External hard drive attached via USB to a MacBook

Maybe you’re using cloud backups or backups to attached media such as an external hard drive or a NAS. But these days, you also need an offline backup: A copy of your data that is detached from your machine and the Internet. Here’s why.

What Is an Offline Backup?

An offline backup is a copy of your data that is not stored on the same device (or attached to the same device) as your original data and is not connected to the Internet. Typically, offline backups are stored on external hard drives or USB flash drives. They are ideally (but not always) stored in a separate physical location from the original data source—sometimes offsite for extra protection and security.

Below, we’ll go over the main reasons you should use offline backups in addition to your regular backup routine (which might include attached or cloud backups)

RELATED: What's the Best Way to Back Up My Computer?

Insurance Against Ransomware & Malware

an image of a ransomware warning message.

Ransomware is a type of malware that encrypts your files, making them inaccessible, and then demands a ransom (often using cryptocurrency) to decrypt them. If your only backup is attached to the machine infected with ransomware, the backup can become encrypted as well. That’s why you need an offline backup that is not connected to your computer or the Internet. If you have an offline backup, there is no need to pay the ransom to recover your data. You can simply wipe your infected drives and restore from the offline backup.

Similarly, other types of malware and viruses can infect backups that are attached to a computer hooked to the Internet. If you keep some backups offline, they won’t be as vulnerable to damage from malware.

RELATED: How to Protect Yourself from Ransomware (Like CryptoLocker and Others)

Better Data Security From Hackers

Illustration of three hackers with black, grey, and white hats.
delcarmat / Shutterstock

Remote hackers can’t reach data that’s not online. If hackers breach your network’s security, backups connected to your computer are susceptible to remote access. A hacker can delete, change, or copy your backup files, which puts you at risk of not having viable backups—or potentially revealing sensitive data that you might want to keep offline.

RELATED: 8 Cybersecurity Tips to Stay Protected in 2022

Data Safety from Natural Disaster, Fire, and Theft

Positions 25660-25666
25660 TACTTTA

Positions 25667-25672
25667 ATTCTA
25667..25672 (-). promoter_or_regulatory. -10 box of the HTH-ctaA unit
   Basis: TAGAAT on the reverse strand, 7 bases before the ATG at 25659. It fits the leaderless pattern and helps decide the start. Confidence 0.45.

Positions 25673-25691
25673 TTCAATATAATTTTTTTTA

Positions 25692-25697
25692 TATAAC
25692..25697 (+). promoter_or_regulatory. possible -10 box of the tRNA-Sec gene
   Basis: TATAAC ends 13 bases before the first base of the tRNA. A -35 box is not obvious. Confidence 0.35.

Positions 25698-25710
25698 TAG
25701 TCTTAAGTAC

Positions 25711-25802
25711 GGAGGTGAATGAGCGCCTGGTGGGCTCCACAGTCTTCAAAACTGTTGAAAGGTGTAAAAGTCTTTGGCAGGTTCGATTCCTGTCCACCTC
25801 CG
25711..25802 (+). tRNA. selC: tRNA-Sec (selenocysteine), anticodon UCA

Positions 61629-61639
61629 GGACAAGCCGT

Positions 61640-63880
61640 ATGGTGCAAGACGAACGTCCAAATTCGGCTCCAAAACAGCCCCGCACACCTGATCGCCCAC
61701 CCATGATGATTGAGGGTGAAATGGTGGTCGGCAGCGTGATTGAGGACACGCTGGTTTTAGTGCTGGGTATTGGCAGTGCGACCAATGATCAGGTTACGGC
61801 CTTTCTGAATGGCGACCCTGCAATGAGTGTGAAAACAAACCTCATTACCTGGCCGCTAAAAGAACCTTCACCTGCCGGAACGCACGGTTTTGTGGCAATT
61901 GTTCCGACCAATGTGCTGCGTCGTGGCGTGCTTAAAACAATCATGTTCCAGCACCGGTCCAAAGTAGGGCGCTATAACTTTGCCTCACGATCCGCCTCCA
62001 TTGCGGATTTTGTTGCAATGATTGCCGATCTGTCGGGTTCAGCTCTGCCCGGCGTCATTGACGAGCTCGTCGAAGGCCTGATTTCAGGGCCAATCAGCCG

Sean Thomforde/Shutterstock.com

In many cases, the best backups are stored offsite—as far from the original data source as possible. That way, if your home or office gets hit by a natural disaster (flooding, hurricane, tornadoes) or destroyed in a fire, your data is still safe. Your offline backup won’t be destroyed, and the data can be recovered later.

Offline backups stored offsite are also more secure from thieves, who might break in and steal your main computer and your backup drives. If you have an offsite backup drive, all hope is not lost when recovering your data. Even if an offline backup is not offsite but not near your computer, thieves might miss it, and you have a higher chance of not losing any data.

How to Create an Offline Backup

Both Macs and Windows provide simple-to-use tools for backing up your data to an external drive. And even if you don’t want to fiddle with back up tools, you can just manually drag-and-drop files to the backup destination. Depending on the size and type of the data you’re backing up, you’ll probably want to either purchase a large USB thumb drive or an external hard drive.

The Best External Hard Drives of 2022

Best External Hard Drive Overall
WD My Book Duo RAID
Best Budget External Hard Drive
WD My Passport Ultra Blue
Best External Hard Drive for Mac
Sandisk G-DRIVE ArmorATD
Best Hard Drive for PS5
WD_BLACK 8TB D10 Game Drive
Best External Hard Drive for Xbox
WD_BLACK D10 Game Drive For Xbox
Best Portable External Hard Drive
LaCie Rugged Mini External Hard Drive
Best External Solid State Drive
Samsung T7 Portable SSD

Once you have the backup drive, copy whatever data you want to protect to the drive, then unplug it from your computer and place it in a safe location away from your PC or Mac. You might want to formulate a regular schedule (such as every day, week, or month) where you make a backup to this drive and then detach it. Or you can rotate backups among multiple external devices for even better protection.

Good luck, and stay safe out there!

RELATED: The Best USB Flash Drives of 2022

Profile Photo for Benj Edwards Benj Edwards
Benj Edwards is an Associate Editor for How-To Geek. For over 15 years, he has written about technology and tech history for sites such as The Atlantic, Fast Company, PCMag, PCWorld, Macworld, Ars Technica, and Wired. In 2005, he created Vintage Computing and Gaming, a blog devoted to tech history. He also created The Culture of Tech podcast and regularly contributes to the Retronauts retrogaming podcast.
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